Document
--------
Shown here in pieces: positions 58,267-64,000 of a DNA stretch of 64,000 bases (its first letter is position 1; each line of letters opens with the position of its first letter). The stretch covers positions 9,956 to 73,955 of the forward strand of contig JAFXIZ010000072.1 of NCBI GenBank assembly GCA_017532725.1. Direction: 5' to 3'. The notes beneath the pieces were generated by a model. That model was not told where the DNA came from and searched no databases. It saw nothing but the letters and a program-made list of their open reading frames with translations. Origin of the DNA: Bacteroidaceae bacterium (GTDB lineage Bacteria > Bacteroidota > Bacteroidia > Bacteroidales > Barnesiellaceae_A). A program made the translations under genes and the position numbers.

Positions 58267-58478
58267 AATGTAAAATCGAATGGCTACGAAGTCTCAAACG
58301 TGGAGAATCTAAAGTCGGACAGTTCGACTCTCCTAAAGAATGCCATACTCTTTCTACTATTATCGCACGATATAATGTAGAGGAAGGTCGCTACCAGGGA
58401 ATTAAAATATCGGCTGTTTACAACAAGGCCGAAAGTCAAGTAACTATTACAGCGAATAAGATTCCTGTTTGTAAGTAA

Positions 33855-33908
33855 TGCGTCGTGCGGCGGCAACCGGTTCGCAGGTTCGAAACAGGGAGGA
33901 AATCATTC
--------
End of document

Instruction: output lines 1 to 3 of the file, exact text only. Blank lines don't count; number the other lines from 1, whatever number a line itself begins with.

Shown here in pieces: positions 58,267-64,000 of a DNA stretch of 64,000 bases (its first letter is position 1; each line of letters opens with the position of its first letter). The stretch covers positions 9,956 to 73,955 of the forward strand of contig JAFXIZ010000072.1 of NCBI GenBank assembly GCA_017532725.1. Direction: 5' to 3'. The notes beneath the pieces were generated by a model. That model was not told where the DNA came from and searched no databases. It saw nothing but the letters and a program-made list of their open reading frames with translations. Origin of the DNA: Bacteroidaceae bacterium (GTDB lineage Bacteria > Bacteroidota > Bacteroidia > Bacteroidales > Barnesiellaceae_A). A program made the translations under genes and the position numbers.

Positions 58267-58478
58267 AATGTAAAATCGAATGGCTACGAAGTCTCAAACG